you have an understanding that they won't be bidding against you!
A buyer obtains an insurable interest in the item at the declaration
of "sold" or equivalent. In the case of an expensive item, one should
immediately consider scheduling inland marine coverage to protect the
item from the fall of the hammer onward. "Inland marine" doesn't mean
a boat on wheels, it means protection of the asset where it is located,
usually subject to limitations such as "within the continental U.S."
unless otherwise agreed by the insurer.
There are remedies in commercial law governing auction sales under your
state's UCC (Uniform Commercial Code), under contract law and tort law.
I would encourage you to seek legal advice from a lawyer who handles
auction related issues if you are disappointed when you believe you
just bought advantageously and are confronted with a refusal to sell,
or the item has been misdescribed, or you though you had it sold and
the buyer backed out without just cause. There is plenty that you can
do -- the question usually is one of finding someone who can help and
the degree to which you incur expense.
In other words, resorting to legal help over a small dispute may not
make sense, but if you have a disagreement involving thousands of
dollars, you might consider whether a lawyer can informally get it
resolved without litigation through negotiation, or, if a substantial
sum is at stake, whether you should litigate.
I am a trial lawyer and auctioneer but nothing contained in this memo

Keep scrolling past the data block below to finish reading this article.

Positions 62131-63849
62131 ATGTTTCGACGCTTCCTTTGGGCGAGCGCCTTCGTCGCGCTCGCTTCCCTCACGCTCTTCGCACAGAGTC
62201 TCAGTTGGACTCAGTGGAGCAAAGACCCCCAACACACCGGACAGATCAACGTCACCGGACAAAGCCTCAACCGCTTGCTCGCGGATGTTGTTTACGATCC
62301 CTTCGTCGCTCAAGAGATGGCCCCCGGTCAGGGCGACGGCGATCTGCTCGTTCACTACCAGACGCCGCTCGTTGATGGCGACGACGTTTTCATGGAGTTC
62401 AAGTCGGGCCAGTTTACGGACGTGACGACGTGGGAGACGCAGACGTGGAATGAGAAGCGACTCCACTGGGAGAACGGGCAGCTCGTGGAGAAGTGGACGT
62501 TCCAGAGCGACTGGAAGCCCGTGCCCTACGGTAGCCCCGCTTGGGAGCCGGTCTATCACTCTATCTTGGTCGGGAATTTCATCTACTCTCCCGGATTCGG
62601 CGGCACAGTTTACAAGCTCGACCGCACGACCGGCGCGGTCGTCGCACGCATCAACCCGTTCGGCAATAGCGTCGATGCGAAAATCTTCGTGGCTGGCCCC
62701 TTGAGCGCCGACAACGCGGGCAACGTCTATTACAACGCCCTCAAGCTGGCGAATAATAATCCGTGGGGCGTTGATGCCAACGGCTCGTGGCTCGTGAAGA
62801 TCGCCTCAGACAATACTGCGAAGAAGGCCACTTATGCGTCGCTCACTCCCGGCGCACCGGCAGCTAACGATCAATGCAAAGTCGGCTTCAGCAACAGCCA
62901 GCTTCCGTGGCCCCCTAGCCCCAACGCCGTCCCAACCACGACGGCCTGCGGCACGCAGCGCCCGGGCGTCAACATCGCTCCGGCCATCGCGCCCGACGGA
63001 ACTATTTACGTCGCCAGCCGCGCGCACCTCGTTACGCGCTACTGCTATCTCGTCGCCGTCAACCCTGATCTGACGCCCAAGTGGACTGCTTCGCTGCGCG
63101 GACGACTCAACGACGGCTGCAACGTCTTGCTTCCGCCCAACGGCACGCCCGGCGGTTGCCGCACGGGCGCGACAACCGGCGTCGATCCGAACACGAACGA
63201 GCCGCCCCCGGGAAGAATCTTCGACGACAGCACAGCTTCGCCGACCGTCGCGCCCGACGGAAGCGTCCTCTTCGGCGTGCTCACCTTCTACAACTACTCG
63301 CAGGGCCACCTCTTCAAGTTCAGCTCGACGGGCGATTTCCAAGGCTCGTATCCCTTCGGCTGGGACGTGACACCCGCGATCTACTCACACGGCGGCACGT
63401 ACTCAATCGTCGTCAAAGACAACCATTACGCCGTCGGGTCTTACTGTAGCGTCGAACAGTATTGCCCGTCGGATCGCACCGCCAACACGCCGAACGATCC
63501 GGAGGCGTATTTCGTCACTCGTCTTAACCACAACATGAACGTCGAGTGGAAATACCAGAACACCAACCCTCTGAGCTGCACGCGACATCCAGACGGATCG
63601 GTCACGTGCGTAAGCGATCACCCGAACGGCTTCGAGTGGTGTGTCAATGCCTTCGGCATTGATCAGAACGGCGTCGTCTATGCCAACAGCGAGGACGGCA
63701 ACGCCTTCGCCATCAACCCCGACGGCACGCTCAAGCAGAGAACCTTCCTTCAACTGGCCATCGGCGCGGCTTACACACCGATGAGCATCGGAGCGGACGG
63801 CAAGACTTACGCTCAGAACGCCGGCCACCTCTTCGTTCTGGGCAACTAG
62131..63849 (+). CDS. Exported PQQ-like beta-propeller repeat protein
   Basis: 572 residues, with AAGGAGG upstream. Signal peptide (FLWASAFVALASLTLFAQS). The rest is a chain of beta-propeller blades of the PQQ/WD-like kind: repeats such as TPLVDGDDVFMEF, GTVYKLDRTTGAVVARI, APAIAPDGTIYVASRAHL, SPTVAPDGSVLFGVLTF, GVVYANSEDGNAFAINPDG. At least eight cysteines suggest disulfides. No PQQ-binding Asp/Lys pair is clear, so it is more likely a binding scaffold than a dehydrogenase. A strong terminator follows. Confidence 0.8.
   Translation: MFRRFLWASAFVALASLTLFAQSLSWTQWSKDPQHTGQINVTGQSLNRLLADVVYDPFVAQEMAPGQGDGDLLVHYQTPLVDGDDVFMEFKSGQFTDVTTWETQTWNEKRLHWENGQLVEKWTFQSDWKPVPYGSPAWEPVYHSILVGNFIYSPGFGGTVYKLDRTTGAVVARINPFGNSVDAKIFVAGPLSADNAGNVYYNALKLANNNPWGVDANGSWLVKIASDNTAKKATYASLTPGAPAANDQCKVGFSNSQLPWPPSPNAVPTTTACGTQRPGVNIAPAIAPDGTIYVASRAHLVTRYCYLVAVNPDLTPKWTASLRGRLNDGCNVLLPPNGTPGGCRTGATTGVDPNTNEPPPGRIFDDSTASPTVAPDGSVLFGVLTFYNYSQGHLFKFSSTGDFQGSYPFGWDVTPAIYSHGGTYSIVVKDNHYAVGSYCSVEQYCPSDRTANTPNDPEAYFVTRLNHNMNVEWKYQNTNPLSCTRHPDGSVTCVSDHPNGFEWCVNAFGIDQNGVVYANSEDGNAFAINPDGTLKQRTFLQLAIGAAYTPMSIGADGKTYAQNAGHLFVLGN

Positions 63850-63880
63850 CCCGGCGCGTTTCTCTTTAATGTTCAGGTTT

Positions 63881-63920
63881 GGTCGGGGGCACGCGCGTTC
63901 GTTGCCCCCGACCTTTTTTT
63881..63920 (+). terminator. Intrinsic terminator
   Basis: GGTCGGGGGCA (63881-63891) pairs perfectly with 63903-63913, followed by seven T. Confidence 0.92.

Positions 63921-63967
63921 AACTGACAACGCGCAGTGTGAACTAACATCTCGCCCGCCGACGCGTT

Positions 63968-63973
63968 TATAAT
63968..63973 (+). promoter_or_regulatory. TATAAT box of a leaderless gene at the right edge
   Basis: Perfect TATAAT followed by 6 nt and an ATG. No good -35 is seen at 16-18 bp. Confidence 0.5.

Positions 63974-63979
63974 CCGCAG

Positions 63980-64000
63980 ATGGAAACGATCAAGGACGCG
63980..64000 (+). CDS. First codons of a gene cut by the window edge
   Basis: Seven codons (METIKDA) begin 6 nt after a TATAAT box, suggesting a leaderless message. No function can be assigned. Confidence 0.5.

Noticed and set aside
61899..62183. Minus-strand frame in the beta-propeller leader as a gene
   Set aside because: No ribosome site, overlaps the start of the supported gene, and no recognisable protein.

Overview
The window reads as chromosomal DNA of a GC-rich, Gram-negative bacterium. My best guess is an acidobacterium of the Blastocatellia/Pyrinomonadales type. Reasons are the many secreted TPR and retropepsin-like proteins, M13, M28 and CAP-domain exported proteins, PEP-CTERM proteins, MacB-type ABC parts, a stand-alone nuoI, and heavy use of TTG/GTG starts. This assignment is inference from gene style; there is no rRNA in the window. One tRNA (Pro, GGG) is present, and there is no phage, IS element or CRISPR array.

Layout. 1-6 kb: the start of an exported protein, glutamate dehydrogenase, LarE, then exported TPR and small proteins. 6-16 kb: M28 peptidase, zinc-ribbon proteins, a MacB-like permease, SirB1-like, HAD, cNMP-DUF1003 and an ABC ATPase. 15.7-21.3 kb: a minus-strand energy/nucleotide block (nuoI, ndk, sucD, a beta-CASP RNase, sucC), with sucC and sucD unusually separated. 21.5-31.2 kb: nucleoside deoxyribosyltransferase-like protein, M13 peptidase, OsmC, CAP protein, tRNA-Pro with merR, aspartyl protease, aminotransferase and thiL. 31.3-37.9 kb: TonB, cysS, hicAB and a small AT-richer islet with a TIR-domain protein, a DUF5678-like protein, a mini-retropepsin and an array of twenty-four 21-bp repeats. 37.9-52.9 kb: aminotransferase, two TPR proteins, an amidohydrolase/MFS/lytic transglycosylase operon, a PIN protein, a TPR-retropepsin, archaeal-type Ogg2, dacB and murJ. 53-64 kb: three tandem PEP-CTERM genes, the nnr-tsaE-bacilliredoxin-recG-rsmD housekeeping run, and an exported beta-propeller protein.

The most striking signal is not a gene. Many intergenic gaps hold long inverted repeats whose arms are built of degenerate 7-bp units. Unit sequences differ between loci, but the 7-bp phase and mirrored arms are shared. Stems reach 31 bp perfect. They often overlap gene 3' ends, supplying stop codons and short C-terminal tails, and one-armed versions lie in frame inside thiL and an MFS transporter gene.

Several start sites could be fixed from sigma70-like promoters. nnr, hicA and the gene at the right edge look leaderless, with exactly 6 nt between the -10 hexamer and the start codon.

should be considered legal advice to the reader. Your rights and
obligations respecting auctions may vary greatly depending upon the
state in which you reside, the state where other party to the
transaction resides and may also be affected by the terms of the
auction service itself and the state law selection it has chosen in its
terms and conditions, or otherwise under the state where the auction is
conducted. The law pertaining to auction sales differs from state to
state, but there are some uniform laws such as the UCC, and those are
subject to variation somewhat as well.
The information set forth above is basic and not specific to any
particular dispute, auction agreement or set of facts. If you believe
you have a need for legal service related to auctions or automated musical
instruments, you should contact a lawyer to obtain advice specific to
your situation. You may feel free to contact the undersigned if you
have any questions concerning the foregoing. It has been a pleasure to
provide this general information.
Stephen B. Small
Small Law Office
Kansas City, Missouri
P.S.: By the way, does MMD maintain an auction related database where
one can search for historical data as to sales, instruments, rolls, etc.?
I'm curious what Violanos have brought recently.
[ Thanks for your memo reviewing the law, Stephen, and I would
[ love to hear you sing an old-tyme auctioneer's patter for the
[ judge and everyone in a law court. ;-) How 'bout something
[ like this for a Violano:
[ "Four strings flayin' on a fiddle layin' down,
[ Whad-da-ya bid, whad-da-ya bid?
[ If no more clamor then the hammer's goin' down,
[ Whad-da-ya bid, whad-da-ya bid?
[ The MMD Archives has market price information sent to us by
[ our readers. Visit http://mmd.foxtail.com/Archives/ and search
[ on key words and phrases such as "Value of" and "Price paid".
[ Prices paid at public auction, furnished by cooperating auction
[ houses, are presented at http://mmd.foxtail.com/Auctions/
[ -- Robbie